Photo by Hideaway Report editor
Letter From the Editor: April 2019
By Hideaway Report Editor
April 1, 2019
At a time when the problem of overtourism is becoming alarmingly inescapable, it is a great pleasure to travel to a country like Namibia, with its vast empty landscapes and small scale lodges and camps. Nearly twice the size of California and with fewer than 3 million people, Namibia is one of the most sparsely populated countries on the planet. Here, well-managed tourism helps sustain its unique desert-adapted wildlife, including elephant, giraffe, lion and rhino.
On this return visit we were eager to try out two new upscale properties that have received numerous plaudits in the travel press. We were not disappointed. Hoanib Valley Camp is located in the remote region of Kaokoland, and its six striking and comfortable tents are surrounded by scenery of scarcely believable grandeur, ranging from shattered mountains of micaceous schist to sculptural sand-dune seas. In contrast, Shipwreck Lodge is set on a low dune overlooking the Atlantic breakers of the Skeleton Coast. The 10 remarkable villas are an architectural tour de force, with outward-leaning walls punctured by porthole-like windows and cradled by dramatic wooden ribs. At both camps, friendly and well-trained staff provided utterly memorable excursions.
Our trip to Africa also included a spell on the Zimbabwean bank of the Zambezi River, close to majestic Victoria Falls. Here, we were thrilled to discover a wonderful private island resort, located at the edge of the Zambezi National Park. Victoria Falls River Lodge Island Treehouses comprises just five villas, set on stilts, each with a riverfront terrace and plunge pool. Throughout our stay the food was exceptional, and the experience of dining on a deck beside the Zambezi was unforgettable. We also found time to take a delightful two-night cruise aboard the Zambezi Queen, a 14-cabin vessel that makes excursions along the Chobe River, which borders Botswana’s Chobe National Park.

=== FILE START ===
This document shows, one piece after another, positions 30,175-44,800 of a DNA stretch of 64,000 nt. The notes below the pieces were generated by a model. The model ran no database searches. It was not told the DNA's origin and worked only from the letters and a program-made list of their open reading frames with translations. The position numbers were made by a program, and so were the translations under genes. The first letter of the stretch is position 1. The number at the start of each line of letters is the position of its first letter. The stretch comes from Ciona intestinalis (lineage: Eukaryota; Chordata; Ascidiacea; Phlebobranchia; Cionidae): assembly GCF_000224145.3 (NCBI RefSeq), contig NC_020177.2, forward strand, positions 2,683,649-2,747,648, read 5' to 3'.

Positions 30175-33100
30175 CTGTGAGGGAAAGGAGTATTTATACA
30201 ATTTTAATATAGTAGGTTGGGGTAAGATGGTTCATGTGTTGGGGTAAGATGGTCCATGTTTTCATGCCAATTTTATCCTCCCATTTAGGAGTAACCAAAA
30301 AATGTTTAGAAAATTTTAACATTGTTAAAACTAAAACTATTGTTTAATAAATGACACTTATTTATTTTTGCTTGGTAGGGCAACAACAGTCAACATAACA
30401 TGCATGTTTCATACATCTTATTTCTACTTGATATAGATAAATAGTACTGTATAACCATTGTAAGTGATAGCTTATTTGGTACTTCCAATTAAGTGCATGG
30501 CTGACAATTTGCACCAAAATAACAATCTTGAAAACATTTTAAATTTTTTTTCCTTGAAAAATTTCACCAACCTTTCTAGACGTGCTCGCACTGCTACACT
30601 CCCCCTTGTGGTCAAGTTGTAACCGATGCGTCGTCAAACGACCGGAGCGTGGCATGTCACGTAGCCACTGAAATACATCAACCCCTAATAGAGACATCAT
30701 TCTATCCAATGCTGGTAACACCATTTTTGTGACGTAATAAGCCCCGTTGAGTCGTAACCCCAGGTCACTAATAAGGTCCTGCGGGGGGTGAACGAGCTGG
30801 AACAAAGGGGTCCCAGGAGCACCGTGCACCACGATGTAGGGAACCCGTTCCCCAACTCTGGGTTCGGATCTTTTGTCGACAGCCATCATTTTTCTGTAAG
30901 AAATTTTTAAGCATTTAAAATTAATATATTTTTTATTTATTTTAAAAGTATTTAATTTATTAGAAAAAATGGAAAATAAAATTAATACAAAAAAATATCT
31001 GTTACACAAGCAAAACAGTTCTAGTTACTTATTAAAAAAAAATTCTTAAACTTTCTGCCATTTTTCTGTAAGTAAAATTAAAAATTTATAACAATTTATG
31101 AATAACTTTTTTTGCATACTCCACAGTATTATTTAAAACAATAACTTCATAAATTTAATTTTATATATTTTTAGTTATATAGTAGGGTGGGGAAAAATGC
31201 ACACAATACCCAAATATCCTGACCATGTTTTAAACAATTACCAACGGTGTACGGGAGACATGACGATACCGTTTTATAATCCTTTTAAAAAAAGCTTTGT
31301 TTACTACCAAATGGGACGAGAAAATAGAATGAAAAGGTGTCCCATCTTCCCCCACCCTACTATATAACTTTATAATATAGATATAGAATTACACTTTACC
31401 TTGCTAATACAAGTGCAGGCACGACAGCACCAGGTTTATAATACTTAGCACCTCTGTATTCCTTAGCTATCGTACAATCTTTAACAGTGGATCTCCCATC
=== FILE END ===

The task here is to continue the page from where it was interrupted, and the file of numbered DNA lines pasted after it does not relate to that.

In addition, this month we report on the elegant and historic cities of Charleston and Savannah, both of which have thriving economies, unique and dynamic restaurant scenes and an ever-growing constellation of museums and attractions. And in Charleston we found a fine hotel, The Spectator Hotel, which is an excellent choice for those who prefer an address with a distinctive contemporary style, rather than the carefully staged antebellum charm that provides the customary benchmark for the city’s hotel scene.